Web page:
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Single-line software bug causes fledgling YAM cryptocurrency to implode just two days after launch
Day one: We're worth half a billion! Day Two: We're nearly worthless
A two-day-old decentralized cryptocurrency called YAM collapsed on Wednesday after its creators revealed that a software bug had effectively vetoed human governance.
"At approximately 6PM UTC, on Wednesday, August 12, we discovered a bug in the YAM rebasing contract that would mint far more YAM than intended to sell to the Uniswap YAM/yCRV pool, sending a large amount of excess YAM to the protocol reserve," the YAM project explained in a post on Thursday.
"Given YAM’s governance module, this bug would render it impossible to reach quorum, meaning no governance action would be possible and funds in the treasury would be locked."
The bug followed from this line of code...
totalSupply = initSupply.mul(yamsScalingFactor);
...which was supposed to be…
totalSupply = initSupply.mul(yamsScalingFactor).div(BASE);
YAM, a decentralized finance experiment, implements a governance system (for making protocol changes) based on supposed smart contracts that allocates votes based on assets.
"A bug in the distribution logic caused the contracts to mint far far more tokens than intended," explained James Prestwich, founder of crypto biz Summa, in an email to The Register.
"These tokens were owned by the governance contract itself, and therefore couldn't vote. Because they exist and can't vote, it's impossible to ever meet the minimum voter participation. This means governance is permanently disabled, and all other tokens held by the governance contracts are permanently locked."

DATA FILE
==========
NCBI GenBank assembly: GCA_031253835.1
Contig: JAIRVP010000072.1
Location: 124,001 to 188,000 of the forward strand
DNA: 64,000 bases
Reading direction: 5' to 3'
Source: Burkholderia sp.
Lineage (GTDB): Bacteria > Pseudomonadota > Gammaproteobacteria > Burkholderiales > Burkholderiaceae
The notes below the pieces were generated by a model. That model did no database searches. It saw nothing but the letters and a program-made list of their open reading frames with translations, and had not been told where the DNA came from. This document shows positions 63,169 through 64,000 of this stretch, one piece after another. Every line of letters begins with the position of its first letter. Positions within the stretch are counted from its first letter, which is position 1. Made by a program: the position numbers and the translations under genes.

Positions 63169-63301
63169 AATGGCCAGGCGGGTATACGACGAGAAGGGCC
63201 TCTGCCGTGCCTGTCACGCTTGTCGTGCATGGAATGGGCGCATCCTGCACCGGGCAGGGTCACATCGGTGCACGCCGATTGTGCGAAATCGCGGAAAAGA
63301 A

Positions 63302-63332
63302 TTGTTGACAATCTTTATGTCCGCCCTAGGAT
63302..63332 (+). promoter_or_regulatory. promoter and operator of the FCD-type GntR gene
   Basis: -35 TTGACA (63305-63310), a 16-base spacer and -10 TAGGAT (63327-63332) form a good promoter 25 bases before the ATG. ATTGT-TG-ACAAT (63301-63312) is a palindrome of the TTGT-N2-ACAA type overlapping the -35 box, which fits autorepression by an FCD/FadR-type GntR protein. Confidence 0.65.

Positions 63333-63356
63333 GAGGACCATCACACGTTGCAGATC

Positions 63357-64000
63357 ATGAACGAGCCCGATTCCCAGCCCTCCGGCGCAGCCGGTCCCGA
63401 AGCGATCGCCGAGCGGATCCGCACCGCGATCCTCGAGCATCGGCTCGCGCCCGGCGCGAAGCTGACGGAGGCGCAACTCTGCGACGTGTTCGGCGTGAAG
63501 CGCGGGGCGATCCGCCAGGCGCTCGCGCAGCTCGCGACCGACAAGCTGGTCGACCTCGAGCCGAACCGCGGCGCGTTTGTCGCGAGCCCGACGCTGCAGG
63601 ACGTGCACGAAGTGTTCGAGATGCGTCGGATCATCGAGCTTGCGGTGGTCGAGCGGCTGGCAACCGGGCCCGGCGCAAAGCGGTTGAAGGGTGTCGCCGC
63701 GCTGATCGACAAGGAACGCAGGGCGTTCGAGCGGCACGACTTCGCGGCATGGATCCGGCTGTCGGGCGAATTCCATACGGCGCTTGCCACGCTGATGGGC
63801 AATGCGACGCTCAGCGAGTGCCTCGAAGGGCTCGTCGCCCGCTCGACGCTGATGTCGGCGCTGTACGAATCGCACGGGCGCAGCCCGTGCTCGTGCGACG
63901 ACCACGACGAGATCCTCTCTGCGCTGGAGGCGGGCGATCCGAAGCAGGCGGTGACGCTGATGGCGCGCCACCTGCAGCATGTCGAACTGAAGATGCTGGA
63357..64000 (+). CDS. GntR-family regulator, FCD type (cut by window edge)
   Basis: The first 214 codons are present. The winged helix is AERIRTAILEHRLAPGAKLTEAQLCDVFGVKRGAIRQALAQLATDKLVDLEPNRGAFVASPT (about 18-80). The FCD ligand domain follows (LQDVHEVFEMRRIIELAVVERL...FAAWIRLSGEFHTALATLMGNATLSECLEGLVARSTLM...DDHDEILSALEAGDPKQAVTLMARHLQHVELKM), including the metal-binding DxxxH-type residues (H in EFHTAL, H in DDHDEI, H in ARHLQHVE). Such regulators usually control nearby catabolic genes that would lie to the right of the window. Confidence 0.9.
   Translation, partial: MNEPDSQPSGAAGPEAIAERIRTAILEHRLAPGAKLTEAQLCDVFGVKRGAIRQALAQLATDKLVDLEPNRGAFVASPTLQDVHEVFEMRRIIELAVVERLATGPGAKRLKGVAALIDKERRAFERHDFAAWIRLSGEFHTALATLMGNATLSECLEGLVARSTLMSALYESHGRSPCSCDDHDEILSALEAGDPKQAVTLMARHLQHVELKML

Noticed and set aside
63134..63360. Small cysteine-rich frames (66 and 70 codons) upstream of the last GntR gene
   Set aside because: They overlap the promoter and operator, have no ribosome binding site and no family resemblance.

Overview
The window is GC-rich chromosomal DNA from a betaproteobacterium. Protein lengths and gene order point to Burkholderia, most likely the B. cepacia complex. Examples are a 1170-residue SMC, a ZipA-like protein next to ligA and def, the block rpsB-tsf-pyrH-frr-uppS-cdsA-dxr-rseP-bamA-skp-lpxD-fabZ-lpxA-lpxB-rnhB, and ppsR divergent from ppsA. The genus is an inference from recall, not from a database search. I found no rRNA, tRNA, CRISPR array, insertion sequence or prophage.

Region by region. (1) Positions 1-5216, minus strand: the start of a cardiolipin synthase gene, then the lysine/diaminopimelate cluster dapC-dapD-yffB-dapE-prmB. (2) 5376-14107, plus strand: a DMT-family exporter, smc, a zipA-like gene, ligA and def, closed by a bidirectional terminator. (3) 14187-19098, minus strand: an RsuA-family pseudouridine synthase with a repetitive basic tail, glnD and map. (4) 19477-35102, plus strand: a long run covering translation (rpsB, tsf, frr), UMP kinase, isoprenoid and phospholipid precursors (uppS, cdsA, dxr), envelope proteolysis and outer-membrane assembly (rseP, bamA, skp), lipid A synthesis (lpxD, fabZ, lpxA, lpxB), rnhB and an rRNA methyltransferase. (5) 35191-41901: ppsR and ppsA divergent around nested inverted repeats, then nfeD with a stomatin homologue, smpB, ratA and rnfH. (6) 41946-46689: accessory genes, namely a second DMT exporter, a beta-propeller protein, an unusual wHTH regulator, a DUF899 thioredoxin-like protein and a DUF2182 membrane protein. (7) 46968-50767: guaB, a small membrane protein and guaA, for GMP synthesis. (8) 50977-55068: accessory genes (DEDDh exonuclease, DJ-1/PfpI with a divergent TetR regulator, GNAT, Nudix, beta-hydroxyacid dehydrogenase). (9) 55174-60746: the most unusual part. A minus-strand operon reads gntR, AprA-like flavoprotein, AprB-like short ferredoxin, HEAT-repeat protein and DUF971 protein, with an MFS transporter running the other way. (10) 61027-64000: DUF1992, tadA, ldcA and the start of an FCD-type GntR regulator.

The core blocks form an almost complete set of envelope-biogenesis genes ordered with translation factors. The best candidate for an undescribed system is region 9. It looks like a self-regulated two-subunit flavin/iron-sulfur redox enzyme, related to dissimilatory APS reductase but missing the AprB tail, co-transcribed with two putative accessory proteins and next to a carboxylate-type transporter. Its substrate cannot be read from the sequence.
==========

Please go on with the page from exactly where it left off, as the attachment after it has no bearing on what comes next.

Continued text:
The code flaw locked up about $750,000 worth of Curve (yCRV) tokens in the YAM treasury, assets intended to serve as a reserve currency to support the value of YAM tokens.
YAM's creators insist the bug didn't directly affect YAM balances or assets in so-called staking contracts, which involve locking cryptocurrencies for a time in exchange for some reward.
Nonetheless, after efforts to regain control of the YAM treasury failed, Yam Finance co-founder Brock Elmore tweeted an apology.
i’m sorry everyone. i’ve failed. thank you for the insane support today. i’m sick with grief— belmore🍠 (@brockjelmore) August 13, 2020
Absent any hope of retaking control of YAM's regulatory system, its tokens, which reached a theoretical value of $183.44 on Wednesday, plummeted to $1.04.
With close to 29 million YAM tokens in circulation, the project had a market capitalization of about $525m at one point yesterday. It still appears to have about $29m in value, if you can find any YAM buyers.
It's not as if cryptocurrency investors couldn't have seen this coming. The project's GitHub repo states explicitly that there's been no audit of the code.
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"Contributors have given their best efforts to ensure the security of these contracts, but make no guarantees," the project's README.md file explains. "It has been spot checked by just a few pairs of eyes. It is a probability – not just a possibility – that there are bugs."
The associated website, yam.finance, also loads a pop-up warning when visited.
"This bug would likely have been caught by in-depth outside review or audit," said Prestwich, who observed that the project attracted interest because its creators leveraged relationships with influencers in the crypto community. "It would certainly have been caught by industry-standard testing practices."
Undeterred by its initial failure, YAM Finance aims to try again.
"We will be setting up a Gitcoin grant to coordinate a community-funded audit of the YAM contracts," the crypto outfit said Thursday in a post-mortem post. "If the funding goal is reached, upon the completion of the audit, we plan to support the launch of YAM 2.0 via migration contract from YAM." ®